“If any person lawfully sworn as a witness or as an interpreter in a judicial proceeding wilfully makes a statement material in that proceeding, which he knows to be false or does not believe to be true, he shall be guilty of perjury, and shall, on conviction thereof on indictment, be liable to penal servitude for a term not exceeding seven years, or to imprisonment with or without hard labour for a term not exceeding two years, or to a fine or to both such penal servitude or imprisonment and fine.”

Will Craig Wright go to Jail? The question remains as in the UK, perjury is an indictable-only offense, meaning it must be tried in the Crown Court, which typically involves a trial by jury.

If Craig Wright were to be sentenced for perjury, he would need to undergo a new trial by jury. This is because perjury is considered a serious offense that undermines the administration of justice, and the legal process requires a thorough examination of evidence and testimonies, which is best conducted in a Crown Court setting with a jury.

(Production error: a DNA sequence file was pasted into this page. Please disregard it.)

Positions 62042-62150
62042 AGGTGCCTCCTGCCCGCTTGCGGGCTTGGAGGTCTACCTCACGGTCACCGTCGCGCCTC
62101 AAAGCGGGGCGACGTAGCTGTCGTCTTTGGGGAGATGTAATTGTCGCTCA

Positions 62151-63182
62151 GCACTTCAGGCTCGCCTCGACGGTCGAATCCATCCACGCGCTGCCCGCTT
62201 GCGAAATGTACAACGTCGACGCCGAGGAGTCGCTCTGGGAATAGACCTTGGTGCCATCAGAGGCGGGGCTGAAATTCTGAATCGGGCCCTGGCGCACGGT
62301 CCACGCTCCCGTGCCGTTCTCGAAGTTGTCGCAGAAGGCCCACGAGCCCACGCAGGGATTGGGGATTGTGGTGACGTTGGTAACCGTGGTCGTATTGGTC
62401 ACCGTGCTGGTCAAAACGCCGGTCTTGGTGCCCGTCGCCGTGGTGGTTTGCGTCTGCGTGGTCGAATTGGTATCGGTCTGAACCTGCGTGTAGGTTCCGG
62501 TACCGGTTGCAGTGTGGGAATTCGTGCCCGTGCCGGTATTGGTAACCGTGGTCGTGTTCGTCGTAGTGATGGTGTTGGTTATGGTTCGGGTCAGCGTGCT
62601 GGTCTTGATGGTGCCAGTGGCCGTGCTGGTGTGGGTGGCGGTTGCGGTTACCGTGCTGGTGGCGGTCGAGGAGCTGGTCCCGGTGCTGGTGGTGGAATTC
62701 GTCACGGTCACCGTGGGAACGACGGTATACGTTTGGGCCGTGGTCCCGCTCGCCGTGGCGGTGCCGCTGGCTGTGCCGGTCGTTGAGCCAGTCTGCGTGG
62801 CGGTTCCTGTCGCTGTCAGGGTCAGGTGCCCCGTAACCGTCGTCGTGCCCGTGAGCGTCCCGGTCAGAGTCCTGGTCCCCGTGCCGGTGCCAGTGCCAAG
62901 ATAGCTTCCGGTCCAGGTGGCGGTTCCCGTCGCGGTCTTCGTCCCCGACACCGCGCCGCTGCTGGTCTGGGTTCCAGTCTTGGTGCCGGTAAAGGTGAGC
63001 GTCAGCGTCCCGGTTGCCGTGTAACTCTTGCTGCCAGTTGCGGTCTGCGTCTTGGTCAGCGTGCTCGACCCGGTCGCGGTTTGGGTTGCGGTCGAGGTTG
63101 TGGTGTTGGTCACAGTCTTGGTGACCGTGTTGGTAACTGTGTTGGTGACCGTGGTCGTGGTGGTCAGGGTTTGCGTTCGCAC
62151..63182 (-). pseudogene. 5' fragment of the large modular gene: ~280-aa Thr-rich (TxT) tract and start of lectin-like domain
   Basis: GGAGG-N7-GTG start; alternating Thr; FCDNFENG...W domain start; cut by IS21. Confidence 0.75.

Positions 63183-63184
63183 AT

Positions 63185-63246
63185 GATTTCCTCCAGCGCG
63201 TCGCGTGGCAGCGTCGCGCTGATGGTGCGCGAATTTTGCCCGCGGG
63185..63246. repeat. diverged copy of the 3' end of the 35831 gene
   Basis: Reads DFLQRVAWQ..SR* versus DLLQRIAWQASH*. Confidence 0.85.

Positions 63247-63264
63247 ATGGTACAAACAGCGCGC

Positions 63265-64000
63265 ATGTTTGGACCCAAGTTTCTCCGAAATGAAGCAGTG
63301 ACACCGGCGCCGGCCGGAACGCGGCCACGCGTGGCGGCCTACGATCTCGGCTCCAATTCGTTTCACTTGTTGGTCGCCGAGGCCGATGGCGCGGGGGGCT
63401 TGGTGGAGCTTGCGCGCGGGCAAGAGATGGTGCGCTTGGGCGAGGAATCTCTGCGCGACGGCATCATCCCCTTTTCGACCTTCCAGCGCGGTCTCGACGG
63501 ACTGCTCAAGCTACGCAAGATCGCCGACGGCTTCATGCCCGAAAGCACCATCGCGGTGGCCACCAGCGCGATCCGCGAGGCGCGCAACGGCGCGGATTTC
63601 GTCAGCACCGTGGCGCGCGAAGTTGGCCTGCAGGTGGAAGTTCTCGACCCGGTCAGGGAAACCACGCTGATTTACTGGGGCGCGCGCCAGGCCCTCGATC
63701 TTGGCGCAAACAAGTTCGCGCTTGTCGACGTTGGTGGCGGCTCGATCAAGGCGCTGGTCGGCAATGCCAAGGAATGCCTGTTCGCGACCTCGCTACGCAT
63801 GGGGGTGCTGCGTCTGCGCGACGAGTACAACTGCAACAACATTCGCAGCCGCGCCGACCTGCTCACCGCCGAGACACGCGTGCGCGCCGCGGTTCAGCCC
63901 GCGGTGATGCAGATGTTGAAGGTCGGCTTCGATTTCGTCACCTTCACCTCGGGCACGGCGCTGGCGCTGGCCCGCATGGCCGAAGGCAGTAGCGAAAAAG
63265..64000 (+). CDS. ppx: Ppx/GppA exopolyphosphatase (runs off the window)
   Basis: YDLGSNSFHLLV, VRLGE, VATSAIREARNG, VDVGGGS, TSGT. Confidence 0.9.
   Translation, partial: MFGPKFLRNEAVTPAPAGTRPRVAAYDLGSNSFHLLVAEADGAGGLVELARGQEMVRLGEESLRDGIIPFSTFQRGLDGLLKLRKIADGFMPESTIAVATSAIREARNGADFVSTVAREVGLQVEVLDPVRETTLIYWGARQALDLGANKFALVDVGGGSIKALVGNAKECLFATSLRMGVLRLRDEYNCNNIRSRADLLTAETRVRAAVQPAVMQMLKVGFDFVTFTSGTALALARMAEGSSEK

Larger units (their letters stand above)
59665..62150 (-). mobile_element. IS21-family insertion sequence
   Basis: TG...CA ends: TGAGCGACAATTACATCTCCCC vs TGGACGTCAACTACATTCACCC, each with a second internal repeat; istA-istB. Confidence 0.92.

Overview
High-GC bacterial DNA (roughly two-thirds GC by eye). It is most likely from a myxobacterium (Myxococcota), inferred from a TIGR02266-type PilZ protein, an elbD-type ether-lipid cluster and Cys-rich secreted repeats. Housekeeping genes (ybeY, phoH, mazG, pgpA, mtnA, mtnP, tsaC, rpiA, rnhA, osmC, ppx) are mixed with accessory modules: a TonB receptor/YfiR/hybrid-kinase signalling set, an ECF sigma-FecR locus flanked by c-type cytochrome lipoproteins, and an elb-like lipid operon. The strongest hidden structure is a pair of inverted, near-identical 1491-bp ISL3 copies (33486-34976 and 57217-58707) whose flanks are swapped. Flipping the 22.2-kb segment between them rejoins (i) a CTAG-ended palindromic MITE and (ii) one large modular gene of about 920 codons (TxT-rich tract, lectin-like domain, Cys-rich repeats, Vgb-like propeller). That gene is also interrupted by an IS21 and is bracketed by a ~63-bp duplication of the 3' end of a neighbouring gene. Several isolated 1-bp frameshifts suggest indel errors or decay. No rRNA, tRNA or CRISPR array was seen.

Perjury and Document Forgery
These are serious charges. Under the Perjury Act 1911, perjury in the United Kingdom carries a maximum sentence of seven years imprisonment (Perjury Act 1911, c. 6). If it is proven that Wright altered documents or lied under oath, the court could impose a stringent penalty.

Civil vs. Criminal Proceedings
The ongoing proceedings are primarily civil, focusing on Wright’s claims and the associated financial consequences. However, COPA has also indicated a desire for criminal prosecution on grounds of perjury and forgery. Criminal proceedings would significantly increase the likelihood of a custodial sentence if Wright were found guilty.

Video and Documentary Evidence
COPA has introduced video evidence where Wright allegedly discusses altering documents and the implications of lying in court (COPA v. Wright, 2023). The weight and credibility of this evidence will play a crucial role in the court’s decision-making process.

Historical Actions and Statements